An oral history of my elite solo-parenting performance | Just Jaggin' | Pittsburgh | Pittsburgh City Paper

An oral history of my elite solo-parenting performance

Reggie Jackson. Michael Jordan. Josh Oswald. You’ve heard these names countless times. The best of the best in their individual fields, you’re thinking.

In Game 6 of the 1977 World Series, Reggie Jackson hit three home runs with three swings of the bat to lead the New York Yankees to the world championship. Michael Jordan hit a jump shot with 5.2 seconds in Game 6 of the 1998 NBA finals to secure Chicago’s sixth championship over the course of eight years.

They call it “the zone,” and from Dec. 9 to Dec. 12, I was the closest I’ll ever be to elite athleticism. My game: single parenting; my trophy: survival.

“Athletes tend to experience peak performances when they know they are being challenged — not when they're expecting an easy win or likely to lose to a superior opponent. Most flow performances seem to occur when athletes are being pushed, or their limits are being stretched,” according to

While I’ve been up against these formidable opponents (my children) for longer stretches before, last week’s performance will be spoken of alongside Secretariat’s 31-length Belmont win, Wilt Chamberlain’s 100-point game, and Usain Bolt’s 2009 World Championship performance for years to come.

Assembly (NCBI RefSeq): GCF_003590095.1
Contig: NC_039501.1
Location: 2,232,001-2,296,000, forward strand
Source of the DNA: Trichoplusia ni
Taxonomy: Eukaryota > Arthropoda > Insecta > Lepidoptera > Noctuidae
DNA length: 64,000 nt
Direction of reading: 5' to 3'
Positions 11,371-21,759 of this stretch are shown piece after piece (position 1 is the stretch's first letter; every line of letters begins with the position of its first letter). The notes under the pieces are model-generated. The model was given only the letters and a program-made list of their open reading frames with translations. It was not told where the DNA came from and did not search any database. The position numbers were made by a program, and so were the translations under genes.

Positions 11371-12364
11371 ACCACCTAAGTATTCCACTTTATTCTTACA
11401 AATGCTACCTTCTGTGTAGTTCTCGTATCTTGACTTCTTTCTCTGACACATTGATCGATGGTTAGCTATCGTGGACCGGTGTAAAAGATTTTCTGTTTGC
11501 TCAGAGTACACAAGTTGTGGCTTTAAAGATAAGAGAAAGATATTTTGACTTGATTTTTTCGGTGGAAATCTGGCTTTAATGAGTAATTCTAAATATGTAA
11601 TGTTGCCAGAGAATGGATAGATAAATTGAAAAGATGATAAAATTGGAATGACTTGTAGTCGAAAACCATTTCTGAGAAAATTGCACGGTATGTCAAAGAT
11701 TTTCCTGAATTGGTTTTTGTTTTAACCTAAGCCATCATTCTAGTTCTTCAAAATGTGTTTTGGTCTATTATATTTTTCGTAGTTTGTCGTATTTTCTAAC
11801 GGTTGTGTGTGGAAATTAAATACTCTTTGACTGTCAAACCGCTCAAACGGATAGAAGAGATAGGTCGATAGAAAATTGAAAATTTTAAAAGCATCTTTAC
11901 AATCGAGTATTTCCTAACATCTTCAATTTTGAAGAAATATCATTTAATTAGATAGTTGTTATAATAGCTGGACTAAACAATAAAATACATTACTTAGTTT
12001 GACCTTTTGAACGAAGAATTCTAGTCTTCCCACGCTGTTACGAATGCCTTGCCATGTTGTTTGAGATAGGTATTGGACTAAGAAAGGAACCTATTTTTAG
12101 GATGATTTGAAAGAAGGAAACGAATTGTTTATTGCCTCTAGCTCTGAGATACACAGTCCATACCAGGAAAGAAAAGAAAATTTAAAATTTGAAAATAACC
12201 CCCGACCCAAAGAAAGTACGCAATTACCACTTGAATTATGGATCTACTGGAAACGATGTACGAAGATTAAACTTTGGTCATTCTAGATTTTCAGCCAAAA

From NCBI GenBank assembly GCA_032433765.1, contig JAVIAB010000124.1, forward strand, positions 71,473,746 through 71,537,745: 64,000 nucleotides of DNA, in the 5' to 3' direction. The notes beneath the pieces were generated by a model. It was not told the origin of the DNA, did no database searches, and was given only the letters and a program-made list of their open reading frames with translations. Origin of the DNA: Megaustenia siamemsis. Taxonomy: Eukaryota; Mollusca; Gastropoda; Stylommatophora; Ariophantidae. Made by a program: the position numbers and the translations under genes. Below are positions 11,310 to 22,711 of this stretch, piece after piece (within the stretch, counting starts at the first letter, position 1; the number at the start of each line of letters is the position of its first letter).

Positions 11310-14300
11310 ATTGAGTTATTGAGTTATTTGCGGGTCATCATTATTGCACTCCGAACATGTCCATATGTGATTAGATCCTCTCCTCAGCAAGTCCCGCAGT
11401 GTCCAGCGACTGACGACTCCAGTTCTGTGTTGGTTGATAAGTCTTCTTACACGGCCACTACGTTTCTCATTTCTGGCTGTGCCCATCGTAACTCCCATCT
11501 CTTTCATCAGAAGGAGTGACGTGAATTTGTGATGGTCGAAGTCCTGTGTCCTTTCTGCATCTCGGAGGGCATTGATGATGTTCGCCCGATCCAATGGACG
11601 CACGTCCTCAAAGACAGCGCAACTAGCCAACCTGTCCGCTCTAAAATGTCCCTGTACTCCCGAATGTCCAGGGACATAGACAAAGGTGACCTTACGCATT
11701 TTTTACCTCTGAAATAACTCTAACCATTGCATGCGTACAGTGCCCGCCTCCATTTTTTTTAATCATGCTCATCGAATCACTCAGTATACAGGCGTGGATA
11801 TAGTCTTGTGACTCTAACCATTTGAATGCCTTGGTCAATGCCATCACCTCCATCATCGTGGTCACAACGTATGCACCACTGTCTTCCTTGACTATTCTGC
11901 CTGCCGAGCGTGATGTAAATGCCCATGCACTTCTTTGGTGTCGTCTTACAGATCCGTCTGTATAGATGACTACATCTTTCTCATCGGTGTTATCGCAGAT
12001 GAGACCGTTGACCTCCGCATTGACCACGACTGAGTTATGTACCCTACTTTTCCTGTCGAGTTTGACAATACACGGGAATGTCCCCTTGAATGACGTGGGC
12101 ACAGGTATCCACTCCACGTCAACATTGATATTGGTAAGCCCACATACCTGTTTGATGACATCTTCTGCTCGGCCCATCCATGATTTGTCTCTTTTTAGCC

To understand the significance of this accomplishment, you must first understand the game. Like most professional sports, your biggest enemy in solo parenting is the clock. You need to sleep enough to be rested, while ensuring you don’t oversleep, as the morning is parenting’s game seven. There are Mickey Mouse Eggo waffles to be toasted, syrupped, and served, lunches to be made, clothes to be selected and at times forcefully put onto your children, bookbags to be packed with nap-time stuffed animals, fights over the television to be diffused.

When my wife Emily is at home to co-parent, I’m at best a Toni Kukoč, serving up assists and tying up loose ends as she captains us to victory. But when I’m left to my own devices, I am the Michael Jordan! I’m toasting waffles and prepping lunches with individual sides for each kid’s specific taste. I’m orchestrating outfits like Lorin Maazel. Did we leave a key for the dog walker? Check! Have those elves been moved to a new location each night? Swish from way downtown! Did I prepack their swimming gear in the car for tonight’s lessons? You bet your balls I did.

My three home-run game was definitely driving my son Marty to the bus, as it arrived, with a car windshield that was opaque with frost. I stuck my head out the driver’s side window and Ace Ventura'd our way to the stop safely and right on time.

But like any true champion, I’m not one to boast, brag, and bluster. This was simply a red-letter date in the history of parenting that needed to be documented. I owe it to you, the fans.  

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